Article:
Security

Database Containing the Data of Company Executives Posted on the Dark Web

By Bill Toulas / January 19, 2021

About 500,000 records of C-level (high-ranking executives, CEOs, Finance Managers) individuals have appeared on a Russian-speaking dark web forum, exposing the sensitive details of people who are considered “key” in the firms they work for. The new pack was discovered by researchers of Cyble, who have informed the individuals found in the shared database.

According to the poster of the database, it belongs to “capitaleconomics.com,” which was compromised thanks to the existence of an SQL injection vulnerability.

Source: Cyble

The database was initially put up for sale. Still, since the tip about the existence of a vulnerability on the particular website was shared among more hackers, the poster decided to just share all 400MB of stolen data for free. The details contained in the pack include the following:

'Capital Economics' has amended the flaw now, so the data is no longer available for exfiltration, but the data leak has already happened. In this case, having a leak of email addresses and phone numbers creates a notable exploitation potential.

The valid email IDs can be used for business email compromise (BEC) attacks following account takeovers, and of course, phishing. Phone numbers can be used for SIM swapping leading to 2FA bypassing, malware distribution through SMS, or smishing.

Source: Cyble

We have reached out to Cyble’s experts, who have downloaded the database to check the validity of its contents, as well as to inform the affected individuals. They confirmed that the data appears to derive from executives working on companies from around the globe. So, this was not a focused leak concerning a particular region.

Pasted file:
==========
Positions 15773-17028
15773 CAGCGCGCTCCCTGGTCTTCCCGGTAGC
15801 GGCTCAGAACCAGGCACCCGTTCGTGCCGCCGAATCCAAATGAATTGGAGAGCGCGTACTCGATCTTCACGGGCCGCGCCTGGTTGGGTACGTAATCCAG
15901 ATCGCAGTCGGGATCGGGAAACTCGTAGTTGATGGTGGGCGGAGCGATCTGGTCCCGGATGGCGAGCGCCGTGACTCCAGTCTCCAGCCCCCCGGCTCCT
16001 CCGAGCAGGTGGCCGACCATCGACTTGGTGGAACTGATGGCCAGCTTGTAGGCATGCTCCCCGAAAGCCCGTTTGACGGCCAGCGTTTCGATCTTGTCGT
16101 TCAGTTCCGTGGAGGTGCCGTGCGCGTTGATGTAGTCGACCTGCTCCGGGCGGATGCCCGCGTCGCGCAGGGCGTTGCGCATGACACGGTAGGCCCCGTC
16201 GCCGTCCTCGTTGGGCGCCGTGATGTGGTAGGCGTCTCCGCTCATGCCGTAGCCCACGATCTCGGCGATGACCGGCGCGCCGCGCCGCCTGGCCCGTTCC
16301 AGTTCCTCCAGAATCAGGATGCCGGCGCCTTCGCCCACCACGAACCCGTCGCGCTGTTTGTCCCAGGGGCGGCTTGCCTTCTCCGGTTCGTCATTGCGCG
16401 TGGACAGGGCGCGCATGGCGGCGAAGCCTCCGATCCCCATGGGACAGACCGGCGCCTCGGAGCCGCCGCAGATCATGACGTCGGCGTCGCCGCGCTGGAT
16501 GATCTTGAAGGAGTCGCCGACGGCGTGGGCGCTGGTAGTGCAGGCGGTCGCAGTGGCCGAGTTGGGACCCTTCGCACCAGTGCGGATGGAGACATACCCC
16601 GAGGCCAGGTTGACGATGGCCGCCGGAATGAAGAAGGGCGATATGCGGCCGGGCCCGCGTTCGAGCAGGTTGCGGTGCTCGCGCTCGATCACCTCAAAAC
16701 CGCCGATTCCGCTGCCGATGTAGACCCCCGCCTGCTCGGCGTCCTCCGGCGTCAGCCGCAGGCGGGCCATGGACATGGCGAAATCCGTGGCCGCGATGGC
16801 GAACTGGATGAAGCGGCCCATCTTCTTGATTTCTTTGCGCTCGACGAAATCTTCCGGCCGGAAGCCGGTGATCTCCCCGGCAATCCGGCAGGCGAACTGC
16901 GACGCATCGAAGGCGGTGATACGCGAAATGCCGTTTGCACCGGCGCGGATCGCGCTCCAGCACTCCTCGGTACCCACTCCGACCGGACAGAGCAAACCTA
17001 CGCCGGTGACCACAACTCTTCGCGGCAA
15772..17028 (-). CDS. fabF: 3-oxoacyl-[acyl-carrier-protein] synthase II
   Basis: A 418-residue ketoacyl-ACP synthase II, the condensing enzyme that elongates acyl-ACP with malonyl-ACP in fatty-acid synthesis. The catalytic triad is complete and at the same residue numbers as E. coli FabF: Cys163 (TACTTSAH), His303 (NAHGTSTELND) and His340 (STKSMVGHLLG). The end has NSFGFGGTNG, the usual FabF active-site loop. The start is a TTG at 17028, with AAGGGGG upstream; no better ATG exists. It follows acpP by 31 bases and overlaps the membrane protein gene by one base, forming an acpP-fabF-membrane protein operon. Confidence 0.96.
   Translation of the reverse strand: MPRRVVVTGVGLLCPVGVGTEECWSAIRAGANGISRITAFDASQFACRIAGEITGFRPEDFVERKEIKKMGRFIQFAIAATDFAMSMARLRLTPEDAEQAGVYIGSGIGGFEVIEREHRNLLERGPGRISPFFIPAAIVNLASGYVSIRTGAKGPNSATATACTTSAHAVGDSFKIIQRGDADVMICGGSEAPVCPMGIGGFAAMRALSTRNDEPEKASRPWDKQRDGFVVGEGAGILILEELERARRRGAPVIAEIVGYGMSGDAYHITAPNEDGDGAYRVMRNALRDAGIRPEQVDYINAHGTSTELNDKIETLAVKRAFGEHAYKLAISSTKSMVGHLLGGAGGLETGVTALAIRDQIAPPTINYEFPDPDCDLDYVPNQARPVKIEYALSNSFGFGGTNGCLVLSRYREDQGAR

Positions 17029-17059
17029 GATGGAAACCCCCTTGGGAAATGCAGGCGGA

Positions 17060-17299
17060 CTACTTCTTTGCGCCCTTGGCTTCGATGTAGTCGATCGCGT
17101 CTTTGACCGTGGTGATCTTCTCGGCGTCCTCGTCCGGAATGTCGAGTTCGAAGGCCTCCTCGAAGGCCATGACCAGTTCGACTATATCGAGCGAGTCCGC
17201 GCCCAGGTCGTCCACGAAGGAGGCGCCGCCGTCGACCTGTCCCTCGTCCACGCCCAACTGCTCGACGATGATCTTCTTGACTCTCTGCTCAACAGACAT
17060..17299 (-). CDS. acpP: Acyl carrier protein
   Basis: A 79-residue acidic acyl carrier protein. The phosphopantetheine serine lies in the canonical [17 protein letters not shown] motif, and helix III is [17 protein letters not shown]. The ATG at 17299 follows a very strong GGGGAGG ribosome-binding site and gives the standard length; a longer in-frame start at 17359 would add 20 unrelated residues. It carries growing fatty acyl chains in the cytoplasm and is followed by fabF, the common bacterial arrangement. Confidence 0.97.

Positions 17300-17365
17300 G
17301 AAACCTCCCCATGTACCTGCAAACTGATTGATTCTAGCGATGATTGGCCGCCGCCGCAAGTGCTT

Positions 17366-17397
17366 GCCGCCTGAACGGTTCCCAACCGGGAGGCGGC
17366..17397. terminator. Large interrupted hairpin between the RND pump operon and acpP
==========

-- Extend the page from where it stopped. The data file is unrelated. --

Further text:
What is not clear is whether these people were members of the Capital Economics platform or if the service somehow scraped their data from a partner or a third-party. Also, there’s no data leak notice on their website or their social media channels at the time of writing this.

The Bcrypt algorithm that is used for hashing the passwords is generally considered secure, but it’s not very effective against crackers who are willing to put in the effort against short and weak passwords. Thus, resetting your passwords and picking something unique and strong like a long passphrase would be the right thing to do now.



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